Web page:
Norfolk and Suffolk suicide prevention collaboration

Why are you collaborating?

A priority of the Norfolk and Suffolk NHS Foundation Trust Suicide Prevention Strategy 2017-2022 was to play a key role into taking action to reduce suicide in our community. As part of the Five-Year Forward Plan for Mental Health each county is working to a multi-agency suicide prevention plan supporting a 10% reduction in suicides nationally. We have a shared ambition to prevent suicide in Norfolk and Suffolk, which includes people who have been in contact with mental health services and those in the wider community without a mental ill health diagnosis.

This approach affirms the Norfolk and Suffolk NHS Foundation Trust’s commitment to the Zero Suicide Ambition where we are able to share our knowledge and learn best practice from others around the county, in turn strengthening the way all organisations work together to reduce suicide within our community.

What and who does the collaboration involve?

Both counties of Norfolk and Suffolk have separate multi-agency suicide prevention steering groups and the Norfolk and Suffolk NHS Foundation Trust is an active member of both these. We work alongside other partners at these meetings to share best practice, provide regular updates and an overview of progress to plan joint approaches to training, events and our engagement at a national and regional level.

In addition to these priority meetings all three Suicide Prevention Steering Groups are represented at the “Suicide Prevention Leads for East of England Network Meeting” hosted by Public Health England which meets bi-monthly. This provides the Suicide Prevention Leads a valuable opportunity to meet with and learn from other regions.

Achievements

  • Joint planning and involvement in events and promotions. Most notable examples are an NSFT lead Men’s Mental Health conference (held in both Norfolk and Suffolk), Suicide Prevention Learning Events (Norfolk Public Health led) and promotion of Suffolk Life Savers work.
  • Integrating the approach between the countywide strategies of Norfolk (I’m OK / I’m not OK) and Suffolk (Suffolk Lives) and Norfolk and Suffolk NHS Foundation Trust suicide prevention strategy.
  • Collaborating on sharing of data and information which we hope will enable us to learn more about areas where suicide risk is higher.
  • Ensuring NSFT and other partners are represented at all decision-making groups.

Enablers

Norfolk and Suffolk NHS Foundation Trust has invested in a dedicated Suicide Prevention Lead which has enabled flexibility and representation at local and national suicide prevention groups along with ensuring that suicide prevention is at the fore front of planning and delivering services for Norfolk and Suffolk NHS Foundation Trust. An important aspect of the position is to have local knowledge across a wide, geographical area with differing economic, political and social infrastructures. Much of this has been established through actively visiting different areas and attending meetings in person to allow those local relations to be established and respected.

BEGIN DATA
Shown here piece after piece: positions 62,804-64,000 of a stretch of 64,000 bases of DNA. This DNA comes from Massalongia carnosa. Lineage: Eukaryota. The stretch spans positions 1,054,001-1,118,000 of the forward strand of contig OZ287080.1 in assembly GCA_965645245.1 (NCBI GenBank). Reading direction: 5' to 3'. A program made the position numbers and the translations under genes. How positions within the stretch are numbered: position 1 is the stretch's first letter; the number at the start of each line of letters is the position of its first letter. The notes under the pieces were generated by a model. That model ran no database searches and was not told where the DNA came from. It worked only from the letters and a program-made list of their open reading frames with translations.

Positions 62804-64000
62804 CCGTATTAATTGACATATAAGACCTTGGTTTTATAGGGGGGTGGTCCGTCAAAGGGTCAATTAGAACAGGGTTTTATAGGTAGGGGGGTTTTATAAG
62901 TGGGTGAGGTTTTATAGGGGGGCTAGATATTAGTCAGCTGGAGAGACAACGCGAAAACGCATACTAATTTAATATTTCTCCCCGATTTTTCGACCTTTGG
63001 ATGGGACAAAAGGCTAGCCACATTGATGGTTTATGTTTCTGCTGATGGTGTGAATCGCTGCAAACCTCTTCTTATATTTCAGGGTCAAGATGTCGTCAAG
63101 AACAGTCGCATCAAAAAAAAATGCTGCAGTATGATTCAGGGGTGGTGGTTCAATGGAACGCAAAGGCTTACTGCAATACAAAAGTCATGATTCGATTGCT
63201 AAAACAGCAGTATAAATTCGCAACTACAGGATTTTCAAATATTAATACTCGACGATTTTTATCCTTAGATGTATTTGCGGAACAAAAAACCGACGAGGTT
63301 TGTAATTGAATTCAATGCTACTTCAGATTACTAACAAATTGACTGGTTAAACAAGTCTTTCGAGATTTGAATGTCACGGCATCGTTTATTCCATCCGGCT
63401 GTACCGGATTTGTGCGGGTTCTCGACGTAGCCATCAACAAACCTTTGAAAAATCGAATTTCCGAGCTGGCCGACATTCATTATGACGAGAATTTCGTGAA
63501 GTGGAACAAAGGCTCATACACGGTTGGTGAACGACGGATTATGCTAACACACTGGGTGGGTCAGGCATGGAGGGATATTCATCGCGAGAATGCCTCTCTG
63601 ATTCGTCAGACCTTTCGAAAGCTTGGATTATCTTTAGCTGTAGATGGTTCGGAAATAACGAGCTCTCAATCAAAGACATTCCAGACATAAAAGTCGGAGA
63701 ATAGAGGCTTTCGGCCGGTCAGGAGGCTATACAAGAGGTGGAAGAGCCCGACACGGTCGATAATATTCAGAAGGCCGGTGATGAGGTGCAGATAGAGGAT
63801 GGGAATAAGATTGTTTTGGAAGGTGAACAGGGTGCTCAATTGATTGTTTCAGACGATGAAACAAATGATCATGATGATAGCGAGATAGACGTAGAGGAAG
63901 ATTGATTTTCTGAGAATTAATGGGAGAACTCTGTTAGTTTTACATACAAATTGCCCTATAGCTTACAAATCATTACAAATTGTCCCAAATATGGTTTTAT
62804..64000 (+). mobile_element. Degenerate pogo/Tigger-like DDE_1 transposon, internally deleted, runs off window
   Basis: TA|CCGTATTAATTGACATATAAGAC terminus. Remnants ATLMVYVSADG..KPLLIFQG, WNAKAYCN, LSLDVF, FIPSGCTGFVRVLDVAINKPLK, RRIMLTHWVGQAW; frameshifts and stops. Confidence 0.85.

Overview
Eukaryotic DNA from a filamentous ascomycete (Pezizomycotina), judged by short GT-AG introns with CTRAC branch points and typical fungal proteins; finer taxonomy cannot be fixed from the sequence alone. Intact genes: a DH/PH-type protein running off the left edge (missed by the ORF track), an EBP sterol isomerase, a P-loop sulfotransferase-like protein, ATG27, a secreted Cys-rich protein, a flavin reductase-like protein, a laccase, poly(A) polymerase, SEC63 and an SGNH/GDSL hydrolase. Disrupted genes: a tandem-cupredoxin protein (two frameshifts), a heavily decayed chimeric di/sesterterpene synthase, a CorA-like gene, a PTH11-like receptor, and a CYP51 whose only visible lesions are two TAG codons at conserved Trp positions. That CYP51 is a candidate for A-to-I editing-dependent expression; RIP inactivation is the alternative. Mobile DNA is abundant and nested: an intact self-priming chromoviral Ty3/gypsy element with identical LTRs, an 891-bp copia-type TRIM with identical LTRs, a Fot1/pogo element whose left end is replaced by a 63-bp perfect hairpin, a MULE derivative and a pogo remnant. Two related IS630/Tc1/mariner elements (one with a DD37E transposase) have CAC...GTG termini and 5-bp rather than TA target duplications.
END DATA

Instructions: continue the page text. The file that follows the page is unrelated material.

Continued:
Challenges

  • Five CCGs in Norfolk and two CCGs in Suffolk means there are different services commissioned and operational depending on geographical location within Norfolk and Suffolk NHS Foundation Trust. For instance clinical pathways to access crisis support, psychiatric liaison services and services for children and young people will vary across the two counties and even between localities.
  • In June 2018 Norfolk received additional funding under the first wave of the Suicide Prevention Transformational Funding. This is in response to Norfolk having a statistically higher rate of suicide than Suffolk. This will allow for more investment in services within Norfolk aimed at Suicide Prevention – some of this Norfolk and Suffolk NHS Foundation Trust will benefit from and it will be a challenge to replicate this funding in Suffolk even though the perceived need is there.
  • Norfolk and Suffolk NHS Foundation Trust has adopted the Zero Suicide Ambition and a further challenge will be aligning priorities for suicide prevention between the trust and the wider community.

What would you do differently if you had to do it all again?

From Norfolk and Suffolk NHS Foundation Trust’s side I would insist on a greater representation of service user, carer and those bereaved by suicide from the start when planning future care delivery. Those with lived experience are already active members of our Suicide Prevention Panel and contributed to the formulation of the Suicide Prevention Strategy but that is not to say we cannot continue to improve how we listen and respond to those effected by suicide. We are currently reviewing the Suicide Prevention Training which is delivered to the professionals providing Clinical care to those who work for the Norfolk and Suffolk NHS Foundation Trust. Those with lived experience are being actively consulted from the start in the planning of the training alongside the educational department and clinical leaders. It is hoped that success from this will not only be a rewarding experience for those involved but will deliver effective, fit for purpose training with the aim that this training will be co-delivered. Those effected by suicide need to be involved at the start of any change or review of our services.

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